Issue 54

Using A Holster, Part 1

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This is part 1 of a 2-part article on how to select and use a holster for your handgun.  In Part 1 we'll discuss what qualities you should look for in a holster.  In Part 2 we'll discuss the numerous styles (and what they're used for) as well as how to safely and quickly use your holster.

In our Practical Defensive Pistol class, holster use techniques are covered in great detail.
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Not a lot of people own a holster for their handguns.  At least not holsters that they use on a regular basis.

In practice, there's generally not a lot of reason to use a holster for most folks, as they don't have the ability to carry a handgun while in public (at least not here in California for most people).

Still, there are instances for those with a handgun to need to use a holster.  These include as a back-up while hunting (check your state, federal and local gun laws!) or while at your place of business for asset and personal protection (again, check your local gun laws).

I have three requirements of any holster I buy, regardless of the application for which it will be used:  (1) Ability to hold the gun securely; (2) the ability to draw the weapon quickly, a very importantly; (3) the ability to to re-holster the gun without using your support hand to hold open the holster.

(1) Hold securely:  There are two major ways this is accomplished:  Via a Retention Holster, or via a molded holster.  Retention holsters have two major ways of doing this:  With a Thumb Break (a piece of material that covers the hammer) or a new type called a SERPA holster. 

The SERPAs require you to run your index finger down the outside of the holster to depress a retention button which releases the gun.  Retention holsters are primarily used by law enforcement and security guards to ensure their weapon is not taken from them during a struggle.

For civilians, I prefer a molded holster.  The best (IMO) are made of a material called Kydex or polycarbonate.  They are produced specifically for each model of firearm.  The gun "clicks" in place very securely.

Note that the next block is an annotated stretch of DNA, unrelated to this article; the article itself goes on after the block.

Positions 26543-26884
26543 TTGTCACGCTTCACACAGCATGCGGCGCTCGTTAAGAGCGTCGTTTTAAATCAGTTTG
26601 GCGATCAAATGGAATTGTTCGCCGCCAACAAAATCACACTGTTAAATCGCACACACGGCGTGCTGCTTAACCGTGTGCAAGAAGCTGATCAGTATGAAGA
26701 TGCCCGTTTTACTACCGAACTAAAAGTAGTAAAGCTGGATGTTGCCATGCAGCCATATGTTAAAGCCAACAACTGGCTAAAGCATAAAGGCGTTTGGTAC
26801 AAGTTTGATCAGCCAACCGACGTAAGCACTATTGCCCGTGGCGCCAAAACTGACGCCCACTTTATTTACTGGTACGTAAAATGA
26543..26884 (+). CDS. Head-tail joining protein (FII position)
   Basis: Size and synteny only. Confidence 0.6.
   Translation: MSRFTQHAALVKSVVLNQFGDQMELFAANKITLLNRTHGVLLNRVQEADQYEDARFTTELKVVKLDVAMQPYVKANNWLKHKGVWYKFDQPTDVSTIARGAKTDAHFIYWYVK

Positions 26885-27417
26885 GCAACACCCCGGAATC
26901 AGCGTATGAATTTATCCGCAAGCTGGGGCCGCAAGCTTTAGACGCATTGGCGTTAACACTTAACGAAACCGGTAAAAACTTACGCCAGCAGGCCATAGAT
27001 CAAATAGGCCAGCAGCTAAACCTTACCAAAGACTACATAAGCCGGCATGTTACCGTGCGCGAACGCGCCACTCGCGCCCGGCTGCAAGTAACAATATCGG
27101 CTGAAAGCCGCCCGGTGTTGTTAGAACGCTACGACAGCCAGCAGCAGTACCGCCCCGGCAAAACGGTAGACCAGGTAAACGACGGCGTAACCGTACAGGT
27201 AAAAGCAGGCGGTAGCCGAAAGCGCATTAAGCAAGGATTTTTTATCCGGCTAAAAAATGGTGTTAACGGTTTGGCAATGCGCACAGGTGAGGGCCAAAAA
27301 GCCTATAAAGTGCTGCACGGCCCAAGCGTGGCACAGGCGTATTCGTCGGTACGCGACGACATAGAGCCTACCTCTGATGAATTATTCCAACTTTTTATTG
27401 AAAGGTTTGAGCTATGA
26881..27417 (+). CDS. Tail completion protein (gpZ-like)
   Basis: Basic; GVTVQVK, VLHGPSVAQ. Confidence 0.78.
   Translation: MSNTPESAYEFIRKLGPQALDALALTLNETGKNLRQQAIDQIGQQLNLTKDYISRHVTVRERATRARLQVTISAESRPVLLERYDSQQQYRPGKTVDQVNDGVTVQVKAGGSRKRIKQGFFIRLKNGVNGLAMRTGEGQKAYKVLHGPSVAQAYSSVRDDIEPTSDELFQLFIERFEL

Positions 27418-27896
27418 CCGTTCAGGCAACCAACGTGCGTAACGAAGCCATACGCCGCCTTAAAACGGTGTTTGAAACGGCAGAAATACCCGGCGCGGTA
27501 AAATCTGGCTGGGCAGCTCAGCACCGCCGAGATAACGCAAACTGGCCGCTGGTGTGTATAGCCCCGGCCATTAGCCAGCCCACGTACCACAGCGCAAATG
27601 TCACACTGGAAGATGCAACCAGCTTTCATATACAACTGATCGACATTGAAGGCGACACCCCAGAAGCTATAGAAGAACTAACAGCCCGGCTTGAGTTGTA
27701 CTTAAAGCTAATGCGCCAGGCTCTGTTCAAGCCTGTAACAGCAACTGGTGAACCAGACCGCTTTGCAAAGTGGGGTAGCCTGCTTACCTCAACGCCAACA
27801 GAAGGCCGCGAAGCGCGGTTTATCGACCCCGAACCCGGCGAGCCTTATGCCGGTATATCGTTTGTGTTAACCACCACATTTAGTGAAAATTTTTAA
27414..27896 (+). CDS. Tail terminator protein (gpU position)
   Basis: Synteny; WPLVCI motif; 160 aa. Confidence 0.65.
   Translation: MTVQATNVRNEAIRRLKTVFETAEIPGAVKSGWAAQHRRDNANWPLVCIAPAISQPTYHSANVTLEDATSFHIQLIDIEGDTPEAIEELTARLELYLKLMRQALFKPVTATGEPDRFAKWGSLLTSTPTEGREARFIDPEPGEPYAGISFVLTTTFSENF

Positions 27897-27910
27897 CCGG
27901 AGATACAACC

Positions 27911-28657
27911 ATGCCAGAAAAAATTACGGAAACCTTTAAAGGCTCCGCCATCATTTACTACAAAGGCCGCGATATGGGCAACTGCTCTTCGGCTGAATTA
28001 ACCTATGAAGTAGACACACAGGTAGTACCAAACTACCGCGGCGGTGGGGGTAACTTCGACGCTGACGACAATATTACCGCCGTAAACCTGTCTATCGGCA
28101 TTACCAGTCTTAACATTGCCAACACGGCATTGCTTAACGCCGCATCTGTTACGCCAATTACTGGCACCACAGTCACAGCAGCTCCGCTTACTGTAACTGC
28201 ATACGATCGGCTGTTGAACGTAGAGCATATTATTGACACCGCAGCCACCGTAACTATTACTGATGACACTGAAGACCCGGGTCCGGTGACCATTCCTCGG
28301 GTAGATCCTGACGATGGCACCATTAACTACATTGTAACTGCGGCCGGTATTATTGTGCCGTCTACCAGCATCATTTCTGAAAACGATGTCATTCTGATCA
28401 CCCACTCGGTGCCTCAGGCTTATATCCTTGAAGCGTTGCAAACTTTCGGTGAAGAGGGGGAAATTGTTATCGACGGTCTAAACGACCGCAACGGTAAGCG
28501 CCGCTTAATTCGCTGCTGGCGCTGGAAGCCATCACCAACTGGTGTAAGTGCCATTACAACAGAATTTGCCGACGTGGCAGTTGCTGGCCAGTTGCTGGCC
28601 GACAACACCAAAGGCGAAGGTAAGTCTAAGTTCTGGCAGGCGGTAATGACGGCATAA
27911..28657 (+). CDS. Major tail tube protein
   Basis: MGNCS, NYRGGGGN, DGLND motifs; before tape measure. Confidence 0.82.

You can get them made of animal hide (horse or cow), but these tend to "crush" if they are used with Inside the Waist Band holsters, and can shrink if exposed to rain or perspiration.

(2) Draw quickly:  This is as much of a factor of the gun design and the clothing being worn as it is a function of the style and placement of the holster.  For instance, an Open Carry holster on the strong side hip can be drawn much more quickly than an ankle holster concealed by a pant leg.  

A hammerless semi-automatic carried in an Inside the Waist Band holster can generally be drawn more quickly than a revolver with a knurled external hammer in the same style holster - the hammer is more likely to be caught on your clothing while drawing your gun in a stressful situation.

(3)  Re-holster with support hand only:  You need to be able to get your handgun back into your holster with one hand so that the other hand can be used to move clothing out of the way.  Having to "fight" the gun back into the holster because it has crushed or repositioned itself can lead to accidental discharges.

It is very important that your holster is made for your specific gun.  This can sometimes be difficult, as not all holster manufacturers make holsters for every model of handgun.

Some holster styles and applications are more "forgiving" with regards to getting a "custom fit" for your handgun.

Next Issue:  Holsters - Styles and Drawing Technique


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